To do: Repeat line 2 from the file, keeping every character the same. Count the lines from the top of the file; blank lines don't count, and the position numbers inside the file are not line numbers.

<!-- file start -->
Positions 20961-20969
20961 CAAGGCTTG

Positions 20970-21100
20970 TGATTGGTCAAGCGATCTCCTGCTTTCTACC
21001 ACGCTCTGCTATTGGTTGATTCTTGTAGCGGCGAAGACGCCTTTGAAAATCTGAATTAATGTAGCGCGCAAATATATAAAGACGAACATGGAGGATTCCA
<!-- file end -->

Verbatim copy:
20961 CAAGGCTTG